When a mind, having the texture and expansibility to become surcharged with magnetic effluence, has moreover that aesthetic gift of rhythmic expression which involves a sense of the beautiful, that is, of the high and exquisite possibilities of created things,—when such a mind, under the pressure of inward needs, betakes it to embodying in verse its imaginations and conceptions, the result is poetry. Poetry is thought so inly warmed by creative sensibility as to overflow in musical cadence. And when we consider that thought is the gathering of loose intellectual activity into a fast focus; that creative sensibility is human feeling refined of its dross, stilled of its tumultuousness in the glow of the beautiful; that musical cadence is heard by him who can hearken with such rapt reverence as to catch some sound of the tread in divine movement, we may apprehend that a genuine poem implies, for its conception, an illuminated plenitude of mind, and involves in its production a beatific visionariness.
Thought, act, and speech are of one substance. Where the best things have been done, the best things have been said. The history of Attica is richer and more significant than that of her sister-states of old Greece, and among them her literature is supreme. So of England in modern Europe. And where good thoughts have been uttered the form of those will be finest which carry the choicest life. The tree gets its texture from the quality of its sap. Were I asked what author is the most profitable to the student of English on account of style, I should answer, study Shakespeare.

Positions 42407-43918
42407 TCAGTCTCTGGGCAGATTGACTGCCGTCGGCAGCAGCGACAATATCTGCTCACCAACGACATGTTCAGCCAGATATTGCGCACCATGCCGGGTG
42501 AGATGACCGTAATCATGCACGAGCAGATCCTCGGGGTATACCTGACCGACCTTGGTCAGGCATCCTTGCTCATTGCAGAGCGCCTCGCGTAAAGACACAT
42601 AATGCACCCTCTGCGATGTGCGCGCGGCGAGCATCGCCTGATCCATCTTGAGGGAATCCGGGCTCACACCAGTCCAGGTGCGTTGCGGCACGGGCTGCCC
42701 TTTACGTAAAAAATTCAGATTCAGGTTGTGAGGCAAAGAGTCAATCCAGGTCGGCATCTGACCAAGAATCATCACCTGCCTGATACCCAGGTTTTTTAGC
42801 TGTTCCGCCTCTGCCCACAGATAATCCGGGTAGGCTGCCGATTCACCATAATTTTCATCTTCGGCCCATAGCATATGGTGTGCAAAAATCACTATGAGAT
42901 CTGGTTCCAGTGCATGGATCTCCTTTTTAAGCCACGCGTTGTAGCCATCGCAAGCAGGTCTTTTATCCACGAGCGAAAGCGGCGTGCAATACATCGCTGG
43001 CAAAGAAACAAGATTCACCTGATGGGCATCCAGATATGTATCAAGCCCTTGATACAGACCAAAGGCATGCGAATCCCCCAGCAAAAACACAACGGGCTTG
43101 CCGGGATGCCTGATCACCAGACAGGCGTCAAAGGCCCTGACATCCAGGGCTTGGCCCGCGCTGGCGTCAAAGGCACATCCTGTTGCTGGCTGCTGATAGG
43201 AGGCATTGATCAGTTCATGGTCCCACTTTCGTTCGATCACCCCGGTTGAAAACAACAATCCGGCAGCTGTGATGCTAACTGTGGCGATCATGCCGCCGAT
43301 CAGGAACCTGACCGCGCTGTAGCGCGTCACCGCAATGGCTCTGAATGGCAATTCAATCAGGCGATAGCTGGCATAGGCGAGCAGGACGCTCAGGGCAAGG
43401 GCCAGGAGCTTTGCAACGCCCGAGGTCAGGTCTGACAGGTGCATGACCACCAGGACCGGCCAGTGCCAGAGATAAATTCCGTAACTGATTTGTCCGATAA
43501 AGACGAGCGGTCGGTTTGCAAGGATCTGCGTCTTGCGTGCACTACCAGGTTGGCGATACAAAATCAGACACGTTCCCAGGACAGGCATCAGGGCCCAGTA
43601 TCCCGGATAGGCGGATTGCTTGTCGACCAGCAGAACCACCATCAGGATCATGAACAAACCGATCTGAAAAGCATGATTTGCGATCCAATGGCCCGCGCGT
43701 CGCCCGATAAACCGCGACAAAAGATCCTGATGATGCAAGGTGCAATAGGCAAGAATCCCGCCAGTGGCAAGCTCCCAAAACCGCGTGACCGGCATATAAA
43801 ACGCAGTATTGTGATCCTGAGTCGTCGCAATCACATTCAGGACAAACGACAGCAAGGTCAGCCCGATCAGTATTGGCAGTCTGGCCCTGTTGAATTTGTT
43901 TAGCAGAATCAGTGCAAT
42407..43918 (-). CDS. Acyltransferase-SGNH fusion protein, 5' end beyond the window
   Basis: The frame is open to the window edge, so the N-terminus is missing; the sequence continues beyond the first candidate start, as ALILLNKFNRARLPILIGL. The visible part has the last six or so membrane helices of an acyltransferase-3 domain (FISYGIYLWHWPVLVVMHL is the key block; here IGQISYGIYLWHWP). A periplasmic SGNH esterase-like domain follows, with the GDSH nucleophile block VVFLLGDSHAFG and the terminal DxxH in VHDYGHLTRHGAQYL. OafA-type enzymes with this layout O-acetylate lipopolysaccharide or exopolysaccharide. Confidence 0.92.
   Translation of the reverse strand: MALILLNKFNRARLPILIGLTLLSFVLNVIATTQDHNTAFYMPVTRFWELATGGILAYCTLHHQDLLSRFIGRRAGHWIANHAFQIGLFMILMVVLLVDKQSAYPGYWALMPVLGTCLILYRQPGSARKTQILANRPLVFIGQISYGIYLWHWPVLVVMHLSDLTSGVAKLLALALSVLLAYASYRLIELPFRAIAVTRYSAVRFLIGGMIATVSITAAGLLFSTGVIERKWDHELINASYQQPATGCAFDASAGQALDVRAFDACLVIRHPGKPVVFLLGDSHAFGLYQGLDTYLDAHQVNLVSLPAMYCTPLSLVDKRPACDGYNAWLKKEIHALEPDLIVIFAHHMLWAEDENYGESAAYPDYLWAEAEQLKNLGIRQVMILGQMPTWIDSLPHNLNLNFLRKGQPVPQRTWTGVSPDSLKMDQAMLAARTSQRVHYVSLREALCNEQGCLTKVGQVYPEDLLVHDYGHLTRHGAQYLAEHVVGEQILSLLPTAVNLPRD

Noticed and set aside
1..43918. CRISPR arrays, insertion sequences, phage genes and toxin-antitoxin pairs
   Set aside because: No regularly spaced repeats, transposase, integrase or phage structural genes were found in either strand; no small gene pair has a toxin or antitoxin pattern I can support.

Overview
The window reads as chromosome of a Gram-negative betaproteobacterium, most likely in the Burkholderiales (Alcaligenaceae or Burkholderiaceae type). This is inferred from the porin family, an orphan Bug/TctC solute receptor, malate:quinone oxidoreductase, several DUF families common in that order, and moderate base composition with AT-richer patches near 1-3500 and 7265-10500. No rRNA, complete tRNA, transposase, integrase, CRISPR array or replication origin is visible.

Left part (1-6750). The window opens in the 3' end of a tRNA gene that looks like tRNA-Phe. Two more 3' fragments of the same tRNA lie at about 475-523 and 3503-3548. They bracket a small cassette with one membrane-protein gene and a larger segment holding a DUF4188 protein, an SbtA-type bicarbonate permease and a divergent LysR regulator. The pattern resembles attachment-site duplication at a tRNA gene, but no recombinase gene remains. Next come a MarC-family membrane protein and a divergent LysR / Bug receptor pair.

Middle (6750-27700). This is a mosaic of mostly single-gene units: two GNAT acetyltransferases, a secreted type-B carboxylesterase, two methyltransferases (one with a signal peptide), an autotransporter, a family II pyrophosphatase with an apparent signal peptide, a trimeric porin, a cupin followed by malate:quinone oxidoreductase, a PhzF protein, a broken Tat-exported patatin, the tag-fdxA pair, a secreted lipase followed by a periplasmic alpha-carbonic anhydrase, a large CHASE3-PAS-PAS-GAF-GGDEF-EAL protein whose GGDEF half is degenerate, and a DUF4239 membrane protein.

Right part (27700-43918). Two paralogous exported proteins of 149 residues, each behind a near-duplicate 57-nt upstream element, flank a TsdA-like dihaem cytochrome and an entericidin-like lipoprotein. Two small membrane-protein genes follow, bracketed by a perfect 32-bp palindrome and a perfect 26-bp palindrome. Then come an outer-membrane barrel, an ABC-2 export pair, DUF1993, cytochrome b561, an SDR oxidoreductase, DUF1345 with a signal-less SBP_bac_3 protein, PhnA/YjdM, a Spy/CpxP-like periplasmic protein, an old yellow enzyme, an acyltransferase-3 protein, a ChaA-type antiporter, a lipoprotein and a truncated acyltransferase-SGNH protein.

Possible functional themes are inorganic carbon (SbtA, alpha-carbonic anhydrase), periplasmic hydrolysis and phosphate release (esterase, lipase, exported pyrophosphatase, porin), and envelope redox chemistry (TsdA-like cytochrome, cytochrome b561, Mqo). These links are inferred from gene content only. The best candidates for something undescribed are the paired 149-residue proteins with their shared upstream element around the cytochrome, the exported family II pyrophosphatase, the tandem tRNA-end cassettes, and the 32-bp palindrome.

Have something to say, and say it in the best and fewest words, were a good recipe for style. In this brief precept there are more ingredients than at first view appear. To have something to say implies that a man must write out of himself, and not chiefly out of his memory; and so to write involves much more than many people are aware of; in order that his style have freshness, which is a primary need of a good style, the writer’s thought must be fresh. Then, to say his thought in the best and fewest words implies faculty of choice in words, and faculty of getting rid of all verbal superfluity; and these two faculties betoken proficiencies and some of the finer aesthetic forces.
Style itself is a gift (or more properly an issue of several gifts), not an acquisition; it cannot be taught. As to teaching style to one with inharmonious or defective natural powers, you might as well attempt to teach a thrush to sing the songs of the nightingale. To be sure, like the poetical, or the scientific, or any mental gift, it requires culture. But style is little helped from without. The most, as to the form of his utterance, that a writer can get from others—whether through study of the best masters or through direct rhetorical instruction—is in the mechanical portion of the art; that is, how